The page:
Saturday, October 09, 2004


It was the end of August that I wrote about this topic last time. Now, here’s the PART II.
(Yes, there’s going to be Part III, IV, V and could be more if I felt like it, so be ready. : ) )

Some comic books I have
(C)Shogakukan, Hakusensha

There seem to be several ways to categorize Japanese manga, and I guess what we call "Supo-kon manga" can be a legitimate category. The “supo-kon” is a word made by combining supotsu ("sports" pronounced in Japanese way) and konjo (guts), and it means something like fighting spirits or guts in sports. The story of this kind of manga is mostly about a person who’s in sports struggling hard and succeeding in the end.

In a classic Japanese supo-kon manga, there is always a very talented hero/heroine, let’s call him/her S, in a poor family. And there is always a rival who is from a very rich family, good looking, an excellent student in class and thus very popular everywhere. But the rival knows that S has more talent in the particular sports they’re competing in. S always gets bullied by other members who are jealous, so S’s uniform is found torn apart in the locker or, if it’s a ballet manga, a glass piece or drawing pin is found in S’s toeshoes. You know, the classic. Despite the bullying, S goes through a special training and invents an almost miraculous technique that no one else can ever do……

To me, Kyojin no hoshi (Star of the Giants) and Attack No.1 are good representatives of the classic supo-kon manga/anime. (I was delighted to hear that one member of the Italian national volleyball team saw Attack No.1 on TV in her childhood and decided to be a player.) In this kind of old ones, the underlying philosophy seems to reflect the value of that time. It’s always all-or nothing and you just have to work hard but shouldn’t enjoy the sports. Enjoyment is something low, and seriousness and constant self-denial are essential for improvement….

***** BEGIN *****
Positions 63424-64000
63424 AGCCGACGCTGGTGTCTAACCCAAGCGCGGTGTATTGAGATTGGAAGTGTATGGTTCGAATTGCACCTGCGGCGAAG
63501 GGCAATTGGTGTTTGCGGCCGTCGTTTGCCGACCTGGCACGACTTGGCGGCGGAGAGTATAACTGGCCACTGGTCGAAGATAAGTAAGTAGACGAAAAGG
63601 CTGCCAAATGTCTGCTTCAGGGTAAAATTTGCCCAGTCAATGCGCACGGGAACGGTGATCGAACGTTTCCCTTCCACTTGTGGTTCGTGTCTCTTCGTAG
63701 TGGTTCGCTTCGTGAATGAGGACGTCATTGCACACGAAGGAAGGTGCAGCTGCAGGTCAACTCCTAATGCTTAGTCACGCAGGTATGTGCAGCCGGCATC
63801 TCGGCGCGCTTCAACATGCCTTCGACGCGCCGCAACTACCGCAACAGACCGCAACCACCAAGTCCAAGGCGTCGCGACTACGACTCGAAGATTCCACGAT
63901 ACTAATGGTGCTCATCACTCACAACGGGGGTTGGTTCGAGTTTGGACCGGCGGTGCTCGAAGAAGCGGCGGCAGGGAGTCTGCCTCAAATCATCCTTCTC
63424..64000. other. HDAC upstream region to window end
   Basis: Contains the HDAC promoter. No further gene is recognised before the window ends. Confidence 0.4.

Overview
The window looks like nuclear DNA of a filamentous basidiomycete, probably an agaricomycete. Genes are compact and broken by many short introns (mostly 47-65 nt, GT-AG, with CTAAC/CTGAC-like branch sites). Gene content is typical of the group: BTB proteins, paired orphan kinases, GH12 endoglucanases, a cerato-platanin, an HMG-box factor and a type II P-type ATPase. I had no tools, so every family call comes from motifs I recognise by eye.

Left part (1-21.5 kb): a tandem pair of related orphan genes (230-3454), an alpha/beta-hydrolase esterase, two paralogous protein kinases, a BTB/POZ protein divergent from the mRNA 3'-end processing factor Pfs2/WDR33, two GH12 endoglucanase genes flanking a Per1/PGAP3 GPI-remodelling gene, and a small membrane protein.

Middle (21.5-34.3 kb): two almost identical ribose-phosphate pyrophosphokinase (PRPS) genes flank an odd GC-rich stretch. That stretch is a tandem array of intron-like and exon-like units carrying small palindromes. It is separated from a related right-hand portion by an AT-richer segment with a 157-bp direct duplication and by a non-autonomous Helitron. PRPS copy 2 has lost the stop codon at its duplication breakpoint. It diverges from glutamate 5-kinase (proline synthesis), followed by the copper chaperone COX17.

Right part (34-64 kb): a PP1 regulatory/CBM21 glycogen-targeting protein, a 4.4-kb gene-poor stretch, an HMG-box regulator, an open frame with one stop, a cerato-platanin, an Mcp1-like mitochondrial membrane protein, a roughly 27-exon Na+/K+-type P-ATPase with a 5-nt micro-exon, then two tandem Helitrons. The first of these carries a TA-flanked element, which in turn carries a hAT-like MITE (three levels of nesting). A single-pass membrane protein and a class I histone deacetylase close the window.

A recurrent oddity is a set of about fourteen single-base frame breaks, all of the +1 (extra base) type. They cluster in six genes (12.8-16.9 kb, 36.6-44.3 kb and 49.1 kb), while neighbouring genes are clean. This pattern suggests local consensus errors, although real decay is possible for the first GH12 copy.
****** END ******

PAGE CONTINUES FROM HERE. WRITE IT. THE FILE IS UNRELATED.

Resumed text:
The recent sports manga, however, describe the hero/heroine’s personal growth in a variety of ways, and are more positive and self-affirmative. I’d rather call the new ones “sports manga” to distinguish them from the old-time “supo-kon” manga. I definitely like the recent ones, but can’t help having special nostalgic feeling towards the old ones, too. Anyway, reading this kind of sports-related manga always makes me feel exhilarated and encouraged. I think it gives us a good chance to experience virtual success with the hero/heroine in the story, and makes us feel empowered to be able to face difficulties in our real lives. There are judo manga, tennis manga, ballet, baseball, pingpong, volleyball, basketball, boxing, pro-wrestling, billiard, shogi(Japanese chess), car racing… almost anything that you can think of.

posted by obachan, 10/09/2004 08:36:00 PM


Oh, you are like a PhD in manga.
I should appreciate getting your permission to cite a few passages from "JAPANESE MANGA -1-" and your reply to my comment on it. I'm going to write my version of an essay on manga, including Suiho Tagawa and Machiko Hasegawa. I sent a letter to the latter in my student days. ... And "Putcher in Wonderland (Fushigi na Kuni no Putcher)," a serial in the magazine Shonen-Kurabu, just after the World War II ...
-- Tatsu
commented by Blogger Tatsuo Tabata, 10/10/2004 1:59 PM  
Sure, please cite my passages and comment.
I heard there are some universities that actually offer courses in Manga studies.
commented by Blogger obachan, 10/10/2004 6:32 PM  
> Tatsu --- I included “Creative Commons” logo on this site for you. From now on, you don’t need to ask for my permission for citing what I post to this blog, provided that you live up to the conditions you see when you click on the logo.
commented by Blogger obachan, 10/11/2004 1:43 AM  
Thanks a lot for your kind consideration. -- Tatsu
commented by Blogger Tatsuo Tabata, 10/11/2004 9:16 AM  

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